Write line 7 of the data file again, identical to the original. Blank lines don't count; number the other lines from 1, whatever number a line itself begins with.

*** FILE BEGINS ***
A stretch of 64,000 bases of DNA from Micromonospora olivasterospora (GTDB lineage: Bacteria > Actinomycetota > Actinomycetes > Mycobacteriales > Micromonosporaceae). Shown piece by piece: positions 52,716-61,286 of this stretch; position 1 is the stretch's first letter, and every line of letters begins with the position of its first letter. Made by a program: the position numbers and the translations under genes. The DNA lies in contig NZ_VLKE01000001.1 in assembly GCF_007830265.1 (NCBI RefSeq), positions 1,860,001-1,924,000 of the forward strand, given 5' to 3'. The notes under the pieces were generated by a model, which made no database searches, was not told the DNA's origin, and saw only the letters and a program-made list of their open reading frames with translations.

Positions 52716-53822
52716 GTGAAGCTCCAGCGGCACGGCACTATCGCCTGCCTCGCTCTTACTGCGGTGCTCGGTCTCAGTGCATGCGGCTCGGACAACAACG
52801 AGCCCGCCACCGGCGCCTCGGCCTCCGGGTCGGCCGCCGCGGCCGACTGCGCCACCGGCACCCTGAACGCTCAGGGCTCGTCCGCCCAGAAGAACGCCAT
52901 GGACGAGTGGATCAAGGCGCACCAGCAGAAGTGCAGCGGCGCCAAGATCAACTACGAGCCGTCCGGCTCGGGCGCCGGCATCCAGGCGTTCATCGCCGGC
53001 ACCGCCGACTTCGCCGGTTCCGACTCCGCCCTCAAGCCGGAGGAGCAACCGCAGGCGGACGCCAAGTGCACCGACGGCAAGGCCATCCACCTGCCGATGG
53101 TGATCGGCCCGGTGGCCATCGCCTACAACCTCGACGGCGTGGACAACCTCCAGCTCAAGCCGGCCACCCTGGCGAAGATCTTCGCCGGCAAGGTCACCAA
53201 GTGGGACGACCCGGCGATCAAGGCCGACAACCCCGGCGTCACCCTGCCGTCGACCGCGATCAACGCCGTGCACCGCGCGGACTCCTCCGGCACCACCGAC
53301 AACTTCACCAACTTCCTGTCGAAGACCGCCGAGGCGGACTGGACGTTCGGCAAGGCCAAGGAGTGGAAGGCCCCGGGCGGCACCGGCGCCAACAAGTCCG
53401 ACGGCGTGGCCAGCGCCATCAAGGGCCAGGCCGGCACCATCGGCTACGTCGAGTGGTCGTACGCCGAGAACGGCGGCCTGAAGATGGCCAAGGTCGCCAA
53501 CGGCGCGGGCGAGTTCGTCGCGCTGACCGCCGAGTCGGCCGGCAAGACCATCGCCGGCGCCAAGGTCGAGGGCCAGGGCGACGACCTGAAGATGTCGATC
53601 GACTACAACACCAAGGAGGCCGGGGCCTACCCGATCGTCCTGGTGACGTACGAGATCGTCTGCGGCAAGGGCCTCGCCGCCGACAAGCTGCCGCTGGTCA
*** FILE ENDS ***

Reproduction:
53101 TGATCGGCCCGGTGGCCATCGCCTACAACCTCGACGGCGTGGACAACCTCCAGCTCAAGCCGGCCACCCTGGCGAAGATCTTCGCCGGCAAGGTCACCAA